[webkit-dev] Unused parameter warnings / errors / warning fixes
fpizlo at apple.com
Mon Jan 26 10:11:25 PST 2015
> On Jan 26, 2015, at 9:28 AM, Darin Adler <darin at apple.com> wrote:
> I have found serious bugs in WebKit with unused parameter warnings; I found some when first turning on the warning. I don’t have a specific story to tell, but I remember there was more than one case.
> So far it’s been impractical to turn on this warning for our Objective-C code, since we can’t simply omit argument names, and that’s why it’s not on in the Mac versions of those frameworks.
> And I do agree that it can be inconvenient to deal with these warnings in heavily #ifdef’d code. I think there are some good strategies for avoiding that, and I’d like to talk about specific irritating cases so I can propose the strategy I’d push for. Generally the strategy is to push more configuration specifics to the edges rather than spreading them through multiple functions.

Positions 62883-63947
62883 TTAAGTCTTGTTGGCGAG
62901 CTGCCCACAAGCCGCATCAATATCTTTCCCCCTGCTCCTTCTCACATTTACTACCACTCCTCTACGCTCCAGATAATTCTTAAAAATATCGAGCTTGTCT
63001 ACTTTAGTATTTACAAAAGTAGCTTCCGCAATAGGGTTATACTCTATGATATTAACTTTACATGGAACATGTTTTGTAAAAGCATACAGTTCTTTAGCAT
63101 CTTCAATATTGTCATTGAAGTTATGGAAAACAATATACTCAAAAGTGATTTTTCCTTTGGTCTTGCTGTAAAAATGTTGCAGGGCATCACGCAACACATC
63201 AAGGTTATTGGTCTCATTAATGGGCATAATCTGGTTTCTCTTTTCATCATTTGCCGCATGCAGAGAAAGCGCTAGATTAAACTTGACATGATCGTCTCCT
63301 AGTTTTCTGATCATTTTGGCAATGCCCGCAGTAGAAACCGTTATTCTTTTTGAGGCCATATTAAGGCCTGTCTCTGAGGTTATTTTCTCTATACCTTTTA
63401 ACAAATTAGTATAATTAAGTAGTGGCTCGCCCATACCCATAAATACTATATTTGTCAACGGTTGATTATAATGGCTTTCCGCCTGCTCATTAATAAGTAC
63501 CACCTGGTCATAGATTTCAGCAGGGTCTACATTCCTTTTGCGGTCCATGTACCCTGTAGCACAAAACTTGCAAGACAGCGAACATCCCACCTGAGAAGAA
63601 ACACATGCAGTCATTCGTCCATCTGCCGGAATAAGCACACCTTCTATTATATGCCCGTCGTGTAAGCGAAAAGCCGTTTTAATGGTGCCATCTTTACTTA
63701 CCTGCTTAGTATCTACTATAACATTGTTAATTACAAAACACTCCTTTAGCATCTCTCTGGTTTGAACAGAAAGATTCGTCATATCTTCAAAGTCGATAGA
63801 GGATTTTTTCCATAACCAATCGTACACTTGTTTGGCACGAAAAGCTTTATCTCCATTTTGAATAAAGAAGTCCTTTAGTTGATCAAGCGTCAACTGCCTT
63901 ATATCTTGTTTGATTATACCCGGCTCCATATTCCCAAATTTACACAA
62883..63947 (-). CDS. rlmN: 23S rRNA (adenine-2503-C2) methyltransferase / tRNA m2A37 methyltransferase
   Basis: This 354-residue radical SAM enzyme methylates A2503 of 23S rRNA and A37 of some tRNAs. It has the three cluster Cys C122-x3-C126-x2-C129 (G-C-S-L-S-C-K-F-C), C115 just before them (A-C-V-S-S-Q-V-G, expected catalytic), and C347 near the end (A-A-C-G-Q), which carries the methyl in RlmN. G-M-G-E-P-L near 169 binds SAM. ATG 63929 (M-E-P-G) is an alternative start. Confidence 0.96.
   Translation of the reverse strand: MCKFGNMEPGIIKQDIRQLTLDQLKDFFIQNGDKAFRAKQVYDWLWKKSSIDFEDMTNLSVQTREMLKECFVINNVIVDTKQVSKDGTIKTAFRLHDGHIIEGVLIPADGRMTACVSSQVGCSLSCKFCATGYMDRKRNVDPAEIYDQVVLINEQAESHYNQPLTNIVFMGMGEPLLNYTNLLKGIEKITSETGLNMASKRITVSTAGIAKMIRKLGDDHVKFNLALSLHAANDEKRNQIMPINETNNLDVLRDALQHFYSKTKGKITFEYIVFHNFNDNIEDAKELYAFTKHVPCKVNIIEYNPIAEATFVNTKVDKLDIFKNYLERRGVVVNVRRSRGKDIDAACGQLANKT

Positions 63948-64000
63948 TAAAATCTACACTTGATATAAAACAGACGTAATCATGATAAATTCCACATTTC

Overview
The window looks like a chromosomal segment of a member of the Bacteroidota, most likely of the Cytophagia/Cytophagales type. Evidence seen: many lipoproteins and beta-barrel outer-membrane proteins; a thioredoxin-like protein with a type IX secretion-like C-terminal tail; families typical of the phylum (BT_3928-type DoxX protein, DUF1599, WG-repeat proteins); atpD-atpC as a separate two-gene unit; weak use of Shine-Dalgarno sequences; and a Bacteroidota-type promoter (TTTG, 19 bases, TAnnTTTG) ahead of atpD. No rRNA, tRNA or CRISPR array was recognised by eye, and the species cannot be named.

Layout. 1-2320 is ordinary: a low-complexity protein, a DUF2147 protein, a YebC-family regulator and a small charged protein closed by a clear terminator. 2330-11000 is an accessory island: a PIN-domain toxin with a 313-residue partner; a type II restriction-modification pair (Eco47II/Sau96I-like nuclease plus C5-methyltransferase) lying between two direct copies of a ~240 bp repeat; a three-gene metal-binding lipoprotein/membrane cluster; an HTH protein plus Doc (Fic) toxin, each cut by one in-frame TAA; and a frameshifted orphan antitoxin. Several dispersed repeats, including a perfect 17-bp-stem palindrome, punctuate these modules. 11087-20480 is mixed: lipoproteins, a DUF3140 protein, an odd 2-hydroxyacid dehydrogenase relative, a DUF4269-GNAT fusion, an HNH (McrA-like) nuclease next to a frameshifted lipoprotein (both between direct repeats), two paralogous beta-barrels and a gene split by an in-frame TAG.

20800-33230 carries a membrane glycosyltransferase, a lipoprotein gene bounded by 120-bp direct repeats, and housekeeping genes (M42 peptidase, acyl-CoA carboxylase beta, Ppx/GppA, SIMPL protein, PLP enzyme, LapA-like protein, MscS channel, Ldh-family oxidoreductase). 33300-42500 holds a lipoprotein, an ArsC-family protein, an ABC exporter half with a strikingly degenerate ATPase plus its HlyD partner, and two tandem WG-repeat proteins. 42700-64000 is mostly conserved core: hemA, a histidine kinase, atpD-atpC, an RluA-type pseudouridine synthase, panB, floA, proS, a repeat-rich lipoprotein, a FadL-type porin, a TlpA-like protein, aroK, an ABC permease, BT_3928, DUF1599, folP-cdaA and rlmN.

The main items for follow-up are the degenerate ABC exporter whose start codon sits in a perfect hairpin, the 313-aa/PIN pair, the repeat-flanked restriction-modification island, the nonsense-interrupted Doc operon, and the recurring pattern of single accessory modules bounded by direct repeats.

A strategy that works well for me for reducing the total number of #ifdefs is to put them in the implementation of a method rather than around the whole method. Of course this strategy is ultimately unavoidable - if you have any method that is only declared on some configuration then somewhere you will have a conditionalized call to that method. So I actually do the opposite of pushing the configuration conditionals to the edges - I put them into the innards. I believe that this reduces both the total number of #ifdefs and the total number of places where unused parameter situations arise. My experience here may be because this is the best way to deal with things like CPU and OS; I don't know what it's like for feature flags.
Either way though, you eventually have some code in some method body that will be conditionalized. This leads to two cases of compiler spoonfeeding:
1) unused parameters
2) unreachable code
We have a good way of dealing with (2) - UNREACHABLE_FOR_PLATFORM. This tells the compiler that you won't return but deactivates the noreturn attribute warning. That's probably as good as it gets for unreachable code - even if the noreturn warning wasn't enabled we would still want to make sure that presumed-unreachable code aborts if called.
For unused parameters I don't know of a case where it caught a bug but I end up dealing with build failures - either on EWS or after commit - due to the warning.
> — Darin
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